|   2
  • WillWalker  |  February 06 2014, 12:19PM

    The re-opening of the Oakhampton line would NOT provide an answer to the need for a direct link to Newton Abbot, Torbay etc. Traffic should not have to go into Plymouth first to make a connection back to Bristol. As I remember the Cornishman used to use the Oakhampton line but the Torbay Express came down the Teign Valley line through Chudleigh. The only viable alternative for all is the old (1930's) proposed route from Cofton round the back of Dawlish and Holcombe to the Teign valley.

    |   2
  • Cundalini  |  February 05 2014, 9:09PM

    The case and clamouring for an alternative inland rail route grows louder and louder as each storm passes!

    |   3
  • Cundalini  |  February 05 2014, 9:07PM

    The case and clamouring for an alternative inland rail route grows louder and louder as each storm passes!

    |   3
  • locallad9  |  February 05 2014, 7:04PM

    Someone started an e-petition on Re-opening Okehampton-plymouth line PASS THIS ON 10 signatures already... http://tinyurl.com/pws7u6c

  • locallad9  |  February 05 2014, 6:43PM

    As i said earlier this URGENTLY NEEDS BRING BACK TO ATTENTION!!!! http://tinyurl.com/nze2b7y

    |   1
  • electrician22  |  February 05 2014, 5:25PM

    The whole of the South West is now cut off from the country's rail network and will be for some months I suspect. There is no alternative route thanks to Dr Beeching. This is where rail investment is needed! Not on getting a few businessmen to Birmingham 20 minutes quicker.

    |   11
  • Exeter Planning - Planning Law Consultancy  |  February 05 2014, 12:30PM

    "The firm said no road transport can be provided as an alternative at present." Why not?

    |   4
  • locallad9  |  February 05 2014, 11:46AM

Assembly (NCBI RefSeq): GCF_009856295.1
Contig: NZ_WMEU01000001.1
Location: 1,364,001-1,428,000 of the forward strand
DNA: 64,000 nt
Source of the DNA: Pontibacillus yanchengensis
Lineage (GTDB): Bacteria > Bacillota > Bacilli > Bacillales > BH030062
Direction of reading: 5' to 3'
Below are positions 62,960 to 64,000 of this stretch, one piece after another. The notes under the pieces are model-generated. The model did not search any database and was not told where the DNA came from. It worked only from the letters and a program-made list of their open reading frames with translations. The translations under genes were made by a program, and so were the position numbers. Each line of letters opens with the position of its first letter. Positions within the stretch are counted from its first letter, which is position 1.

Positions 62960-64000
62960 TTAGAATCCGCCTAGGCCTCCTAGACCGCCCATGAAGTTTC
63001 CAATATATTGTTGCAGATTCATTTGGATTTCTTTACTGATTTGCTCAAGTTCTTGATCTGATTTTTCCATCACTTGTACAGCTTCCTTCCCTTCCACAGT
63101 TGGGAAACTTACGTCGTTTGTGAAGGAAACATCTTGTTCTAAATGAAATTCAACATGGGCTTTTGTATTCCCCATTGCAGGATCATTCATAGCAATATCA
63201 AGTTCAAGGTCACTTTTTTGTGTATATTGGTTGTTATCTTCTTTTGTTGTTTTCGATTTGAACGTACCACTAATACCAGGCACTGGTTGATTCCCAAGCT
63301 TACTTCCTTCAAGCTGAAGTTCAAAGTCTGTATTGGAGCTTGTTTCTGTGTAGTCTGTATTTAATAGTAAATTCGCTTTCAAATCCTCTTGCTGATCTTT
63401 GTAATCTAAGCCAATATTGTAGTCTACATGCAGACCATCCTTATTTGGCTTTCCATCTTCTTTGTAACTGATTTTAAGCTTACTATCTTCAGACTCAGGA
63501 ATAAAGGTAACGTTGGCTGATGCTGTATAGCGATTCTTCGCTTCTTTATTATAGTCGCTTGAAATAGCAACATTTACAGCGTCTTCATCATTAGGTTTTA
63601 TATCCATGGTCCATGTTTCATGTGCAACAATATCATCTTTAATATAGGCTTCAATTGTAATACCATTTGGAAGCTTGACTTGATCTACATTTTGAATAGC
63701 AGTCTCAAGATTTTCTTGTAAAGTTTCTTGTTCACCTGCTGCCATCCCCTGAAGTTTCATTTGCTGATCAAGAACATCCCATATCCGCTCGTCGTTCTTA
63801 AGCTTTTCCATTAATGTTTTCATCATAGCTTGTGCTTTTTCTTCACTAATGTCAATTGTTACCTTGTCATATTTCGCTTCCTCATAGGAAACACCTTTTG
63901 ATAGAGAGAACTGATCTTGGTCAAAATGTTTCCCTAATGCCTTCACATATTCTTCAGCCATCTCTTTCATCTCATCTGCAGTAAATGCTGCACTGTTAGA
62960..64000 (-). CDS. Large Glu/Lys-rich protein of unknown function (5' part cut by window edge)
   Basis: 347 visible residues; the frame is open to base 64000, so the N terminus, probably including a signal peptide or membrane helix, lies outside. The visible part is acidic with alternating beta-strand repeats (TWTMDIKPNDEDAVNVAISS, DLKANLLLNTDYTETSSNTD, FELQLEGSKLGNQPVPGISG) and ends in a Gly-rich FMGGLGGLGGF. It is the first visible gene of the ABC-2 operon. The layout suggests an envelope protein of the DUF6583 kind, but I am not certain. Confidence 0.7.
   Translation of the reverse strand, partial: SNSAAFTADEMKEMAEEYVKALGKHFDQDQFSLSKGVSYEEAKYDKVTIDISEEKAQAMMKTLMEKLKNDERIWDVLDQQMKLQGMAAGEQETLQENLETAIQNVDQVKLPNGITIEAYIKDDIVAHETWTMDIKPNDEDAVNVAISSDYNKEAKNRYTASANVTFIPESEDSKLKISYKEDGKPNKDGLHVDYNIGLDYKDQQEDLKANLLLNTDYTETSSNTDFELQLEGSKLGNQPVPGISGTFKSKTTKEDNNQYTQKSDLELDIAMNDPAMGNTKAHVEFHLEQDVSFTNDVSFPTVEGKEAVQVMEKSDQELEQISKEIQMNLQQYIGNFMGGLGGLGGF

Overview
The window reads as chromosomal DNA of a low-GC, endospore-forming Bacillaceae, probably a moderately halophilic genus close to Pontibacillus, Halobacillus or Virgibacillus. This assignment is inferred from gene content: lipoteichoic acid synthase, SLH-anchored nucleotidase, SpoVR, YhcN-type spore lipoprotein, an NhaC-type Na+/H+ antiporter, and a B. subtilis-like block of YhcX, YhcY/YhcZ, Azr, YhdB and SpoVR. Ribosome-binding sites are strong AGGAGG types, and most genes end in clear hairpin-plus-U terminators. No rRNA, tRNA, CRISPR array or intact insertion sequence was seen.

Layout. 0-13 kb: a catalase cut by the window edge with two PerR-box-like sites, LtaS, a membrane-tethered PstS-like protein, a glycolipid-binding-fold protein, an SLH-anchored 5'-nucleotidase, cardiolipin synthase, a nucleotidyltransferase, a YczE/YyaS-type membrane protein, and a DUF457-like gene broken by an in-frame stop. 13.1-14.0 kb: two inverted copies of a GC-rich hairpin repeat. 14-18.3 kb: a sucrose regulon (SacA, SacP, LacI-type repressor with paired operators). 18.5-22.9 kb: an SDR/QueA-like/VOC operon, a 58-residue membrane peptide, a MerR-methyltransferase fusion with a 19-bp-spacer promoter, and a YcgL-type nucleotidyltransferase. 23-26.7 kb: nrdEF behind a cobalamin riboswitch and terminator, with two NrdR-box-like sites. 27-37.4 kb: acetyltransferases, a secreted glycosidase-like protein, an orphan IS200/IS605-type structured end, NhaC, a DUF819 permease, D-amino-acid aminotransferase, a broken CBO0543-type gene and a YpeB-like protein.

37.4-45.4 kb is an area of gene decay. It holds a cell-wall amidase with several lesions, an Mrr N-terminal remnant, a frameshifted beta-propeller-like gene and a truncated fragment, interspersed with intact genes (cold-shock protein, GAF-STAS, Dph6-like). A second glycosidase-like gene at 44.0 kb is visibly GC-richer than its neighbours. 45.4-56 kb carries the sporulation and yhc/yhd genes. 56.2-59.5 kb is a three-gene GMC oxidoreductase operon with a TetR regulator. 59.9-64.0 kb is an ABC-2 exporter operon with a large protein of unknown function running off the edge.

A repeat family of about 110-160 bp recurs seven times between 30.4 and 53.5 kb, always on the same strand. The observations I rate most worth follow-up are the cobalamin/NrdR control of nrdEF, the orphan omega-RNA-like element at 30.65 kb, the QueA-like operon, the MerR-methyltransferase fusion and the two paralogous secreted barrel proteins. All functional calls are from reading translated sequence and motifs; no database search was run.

To just have one main line into cornwall/plymouth is simply pathetic. The Oakhampton line needs reopening completely through tavvy and bere alston right into plymouth then beyond,most of the line is in place just tavvy needs a few miles of track..all network rail have is a failing PLAN A of Dawlish,,no Plan B or C.LOBBY ALL TO GET THIS LINE RE-OPENED.

    |   8
  • moorejohn  |  February 05 2014, 11:33AM

    Writing from ten miles inland from Dawlish and having the advantage of family living in Devon for over a century and me remembering it from the 1930s can assure you that the reason of claimed 'Climate change' and 'Rising Sea Levels' were not mentioned by the Great Western Railway in 1939, having purchased the required land, were about to commence a new inland route with inland stations for Dawlish and Teignmouth. Unfortunately other events happened later that year...and there has never been the money to continue and the proposed route has been built over. All plans and information can be seen in 'Exeter -- Newton Abbot; A Railway History' by Peter Kay and published by Platform 5 1991. It is in the Devon County Libraries

    |   10